Ohio Meat Packing Facilities Are Experiencing Major Backlogs. A State Grant Could Help
Right now, farmers that raise animals for meat can’t find places to get their stock slaughtered and processed. The Ohio Meat Processing Grant aims to stop that bottleneck.
The grant program was made available last summer through the signing of the Ohio state budget for the fiscal year 2022-2023. It funded the program at $10 million for meat packing facilities to expand capacity, upgrade to new equipment, such as buying a new meat slicer, or cover training costs.
One of those processors is Brian Winner, he operates Roberts Winner’s Sons Inc., a fourth generation meat packing facility in Darke County. His facility mostly deals with cattle and hogs. He applied for the state grant and said processors like him can't keep up with the demand.
“We can only do so much,” Winner said. “And everybody flocked to us as all the other producers in Ohio or anywhere else across the United States. So we're maxed out right now.”
The state funds come nearly two years after COVID-19 has overwhelmed meat packing facilities across the country— many of which experienced large-scale COVID outbreaks.
Much of that pent-up demand comes after the big meat packers such as Tyson Foods, JBS USA Holdings, Inc and Cargill, Inc, have been experiencing staffing shortages throughout the pandemic, according to Winner.
Ohio doesn’t have major meat packing facilities, according to Valerie Graham, the executive director of the Ohio Association of Meat Processors (OAMP). She said most processors in the state are small to medium sized operations that usually process about 30 head of cattle a week.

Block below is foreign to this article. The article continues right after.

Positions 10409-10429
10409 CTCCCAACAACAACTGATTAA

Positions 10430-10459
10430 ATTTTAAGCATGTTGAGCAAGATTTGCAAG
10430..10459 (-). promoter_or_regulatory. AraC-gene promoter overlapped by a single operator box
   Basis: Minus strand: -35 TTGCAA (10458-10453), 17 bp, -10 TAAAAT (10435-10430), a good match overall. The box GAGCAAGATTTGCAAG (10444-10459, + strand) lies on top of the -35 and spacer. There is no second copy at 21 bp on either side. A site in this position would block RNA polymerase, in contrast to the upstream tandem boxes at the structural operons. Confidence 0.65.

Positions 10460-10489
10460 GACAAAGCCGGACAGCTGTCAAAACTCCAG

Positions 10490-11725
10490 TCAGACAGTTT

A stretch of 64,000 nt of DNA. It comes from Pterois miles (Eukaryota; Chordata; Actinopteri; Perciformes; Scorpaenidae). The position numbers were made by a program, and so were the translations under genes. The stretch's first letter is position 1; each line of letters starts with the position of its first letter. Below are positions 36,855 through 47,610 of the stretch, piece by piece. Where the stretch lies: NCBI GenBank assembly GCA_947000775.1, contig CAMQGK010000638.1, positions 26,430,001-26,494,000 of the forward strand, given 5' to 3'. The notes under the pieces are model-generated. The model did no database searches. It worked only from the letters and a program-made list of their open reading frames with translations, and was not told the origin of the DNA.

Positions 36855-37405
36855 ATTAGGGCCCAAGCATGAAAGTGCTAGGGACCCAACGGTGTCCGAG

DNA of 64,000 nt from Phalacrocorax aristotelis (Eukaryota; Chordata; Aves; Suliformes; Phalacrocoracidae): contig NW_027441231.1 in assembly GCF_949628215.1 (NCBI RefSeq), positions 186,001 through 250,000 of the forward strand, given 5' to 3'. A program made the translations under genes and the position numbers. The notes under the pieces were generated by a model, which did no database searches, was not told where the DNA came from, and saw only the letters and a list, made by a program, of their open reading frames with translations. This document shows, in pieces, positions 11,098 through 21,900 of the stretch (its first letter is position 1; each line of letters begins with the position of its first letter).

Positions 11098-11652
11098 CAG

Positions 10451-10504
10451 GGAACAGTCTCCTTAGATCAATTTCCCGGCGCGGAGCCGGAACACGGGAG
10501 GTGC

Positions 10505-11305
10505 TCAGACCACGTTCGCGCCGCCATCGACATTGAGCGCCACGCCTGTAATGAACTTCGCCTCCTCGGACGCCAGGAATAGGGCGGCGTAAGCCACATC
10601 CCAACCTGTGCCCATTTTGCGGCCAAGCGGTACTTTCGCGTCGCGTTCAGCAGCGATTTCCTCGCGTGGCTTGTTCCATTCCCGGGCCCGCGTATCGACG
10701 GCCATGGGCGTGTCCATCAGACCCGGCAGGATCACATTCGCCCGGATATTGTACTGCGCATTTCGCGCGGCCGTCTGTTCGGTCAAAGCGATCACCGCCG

“What we're needing right now is a way that we can move more product through the system,” Graham said. “Unfortunately, today if you work with some of these processors, you may not have a kill or harvest day for at least 12 months.”
But the money can only do so much. Winner said there’s also the issue of labor and a shortage in workers across all industries. He adds meat cutting was already a dying trade before the pandemic, but now it's much harder to find skilled employees.
“Meat cutting is something you don't learn overnight. It takes years to develop skills and actually do it efficiently,” Winner said. “It’s also not the most glorious job, you're working in a lot of colder environments, heavy lifting and harvesting animals so it’s just not cut out for everybody.”
Winner said if he gets the grant — which will begin to be disbursed in January — he plans to add a new freezer for his facility to open up more storage space.
As for labor, Graham said OAMP is working closely with the Ohio FFA Association to help introduce younger workers and recent high school graduates to the meat processing business. She adds there’s no telling how the industry will stabilize in the near future.
Food reporter Alejandro Figueroa is a corps member with Report for America, a national service program that places journalists into local newsrooms.
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